“That left me with Gracie and Bessie. Then I raised two more, Blanche and Pearl. At the end of January 2018, I adopted two ‘refugee’ chickens. The city where they lived introduced a rule that someone had to have at least five acres to raise chickens”. He adopted Emily and Amelia because their family could no longer keep them.
John’s chickens have had a big impact on his life. He had an unexpected career change in April 2017; “The entire department was outsourced, and they were unable to find another position for me in the organization”.
While temporarily receiving unemployment, John decided to follow a dream and get his first chickens! “Keeping chickens was something I’d wanted to do for years and it seemed like a perfect time to start caring for baby chicks and building them a home.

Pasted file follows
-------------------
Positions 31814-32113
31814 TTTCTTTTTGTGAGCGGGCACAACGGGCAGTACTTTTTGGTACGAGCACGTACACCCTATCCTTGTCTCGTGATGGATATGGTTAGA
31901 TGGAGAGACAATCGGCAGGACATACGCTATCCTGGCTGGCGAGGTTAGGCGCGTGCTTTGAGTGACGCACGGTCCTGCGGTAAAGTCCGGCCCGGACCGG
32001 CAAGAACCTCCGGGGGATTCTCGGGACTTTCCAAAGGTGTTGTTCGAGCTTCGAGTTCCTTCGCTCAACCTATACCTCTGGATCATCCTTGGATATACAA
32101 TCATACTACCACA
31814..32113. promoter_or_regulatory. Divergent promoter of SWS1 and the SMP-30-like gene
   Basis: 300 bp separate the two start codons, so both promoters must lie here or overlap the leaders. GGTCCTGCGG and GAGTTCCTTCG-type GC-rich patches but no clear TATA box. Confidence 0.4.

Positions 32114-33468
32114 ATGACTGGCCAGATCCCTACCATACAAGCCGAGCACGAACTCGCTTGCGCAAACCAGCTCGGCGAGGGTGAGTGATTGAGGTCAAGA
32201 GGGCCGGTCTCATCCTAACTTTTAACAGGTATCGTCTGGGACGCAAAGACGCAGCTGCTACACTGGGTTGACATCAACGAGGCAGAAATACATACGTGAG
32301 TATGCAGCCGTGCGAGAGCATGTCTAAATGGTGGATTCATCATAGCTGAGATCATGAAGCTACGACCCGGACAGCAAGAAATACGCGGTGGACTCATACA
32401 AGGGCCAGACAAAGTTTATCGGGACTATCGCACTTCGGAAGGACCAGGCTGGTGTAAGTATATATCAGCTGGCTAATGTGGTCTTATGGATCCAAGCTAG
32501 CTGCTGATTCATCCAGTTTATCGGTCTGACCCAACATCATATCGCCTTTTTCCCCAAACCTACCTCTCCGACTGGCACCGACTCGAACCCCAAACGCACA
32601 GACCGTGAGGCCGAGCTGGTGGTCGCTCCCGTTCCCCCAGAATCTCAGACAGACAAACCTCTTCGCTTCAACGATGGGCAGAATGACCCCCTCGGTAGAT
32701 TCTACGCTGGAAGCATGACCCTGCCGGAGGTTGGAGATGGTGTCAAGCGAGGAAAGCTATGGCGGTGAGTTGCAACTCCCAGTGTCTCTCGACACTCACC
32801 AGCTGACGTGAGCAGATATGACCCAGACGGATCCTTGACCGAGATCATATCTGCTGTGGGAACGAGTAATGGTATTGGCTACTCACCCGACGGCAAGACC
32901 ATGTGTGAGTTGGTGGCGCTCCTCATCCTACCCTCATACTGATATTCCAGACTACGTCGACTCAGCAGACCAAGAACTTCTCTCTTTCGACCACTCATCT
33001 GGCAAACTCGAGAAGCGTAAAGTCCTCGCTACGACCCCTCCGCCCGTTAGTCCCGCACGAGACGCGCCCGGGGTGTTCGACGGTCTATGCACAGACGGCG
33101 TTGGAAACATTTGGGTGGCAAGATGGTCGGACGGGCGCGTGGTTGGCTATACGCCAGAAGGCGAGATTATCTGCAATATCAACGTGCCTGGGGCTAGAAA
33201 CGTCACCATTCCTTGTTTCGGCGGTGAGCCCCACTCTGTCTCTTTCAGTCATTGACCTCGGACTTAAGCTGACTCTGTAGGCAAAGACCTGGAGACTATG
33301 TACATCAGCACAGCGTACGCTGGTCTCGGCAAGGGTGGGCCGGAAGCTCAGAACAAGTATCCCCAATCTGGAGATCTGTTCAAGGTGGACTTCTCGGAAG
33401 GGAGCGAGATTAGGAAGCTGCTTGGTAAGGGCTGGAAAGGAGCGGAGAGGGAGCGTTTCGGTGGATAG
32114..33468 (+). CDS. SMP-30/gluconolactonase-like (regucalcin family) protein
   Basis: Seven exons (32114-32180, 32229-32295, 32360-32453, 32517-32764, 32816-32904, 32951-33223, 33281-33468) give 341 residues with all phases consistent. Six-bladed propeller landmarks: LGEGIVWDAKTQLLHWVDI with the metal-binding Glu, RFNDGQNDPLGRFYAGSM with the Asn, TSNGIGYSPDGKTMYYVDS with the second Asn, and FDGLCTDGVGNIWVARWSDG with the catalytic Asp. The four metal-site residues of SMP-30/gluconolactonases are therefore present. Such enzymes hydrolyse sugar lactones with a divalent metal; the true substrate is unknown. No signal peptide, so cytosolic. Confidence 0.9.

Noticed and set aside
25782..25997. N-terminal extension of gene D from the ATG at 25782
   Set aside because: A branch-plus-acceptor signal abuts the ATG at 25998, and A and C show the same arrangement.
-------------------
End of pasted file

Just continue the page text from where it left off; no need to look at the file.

“The routine of caring for them was good medicine for me. My chickens kept me positive. They were a reason to get up in the morning. Nothing shows more hope than a baby chick. Caring for them and building their home kept me busy and prevented me from dwelling too much on an uncertain future.”
Gracie and Bessie are Buff Orpingtons. Blanche and Pearl are White Plymouth Rocks. Emily is a Gold Laced Wyandotte. Amelia is a Barred Plymouth Rock.
“Gracie is my favorite because she started out life with so much against her, but she never gave up. She never let anything change her from having a sweet and gentle heart.
“Pearl is everyone else’s favorite. I present her to readers as the chicken who never feels like she fits in completely, but she always keeps trying. She never gives up and she has a wonderful sense of fun and a hilarious sense of humor. Pearl has a heart of gold. Whenever she sees me, she jumps up and flaps her wings. Pearl loves life and loves being a chicken.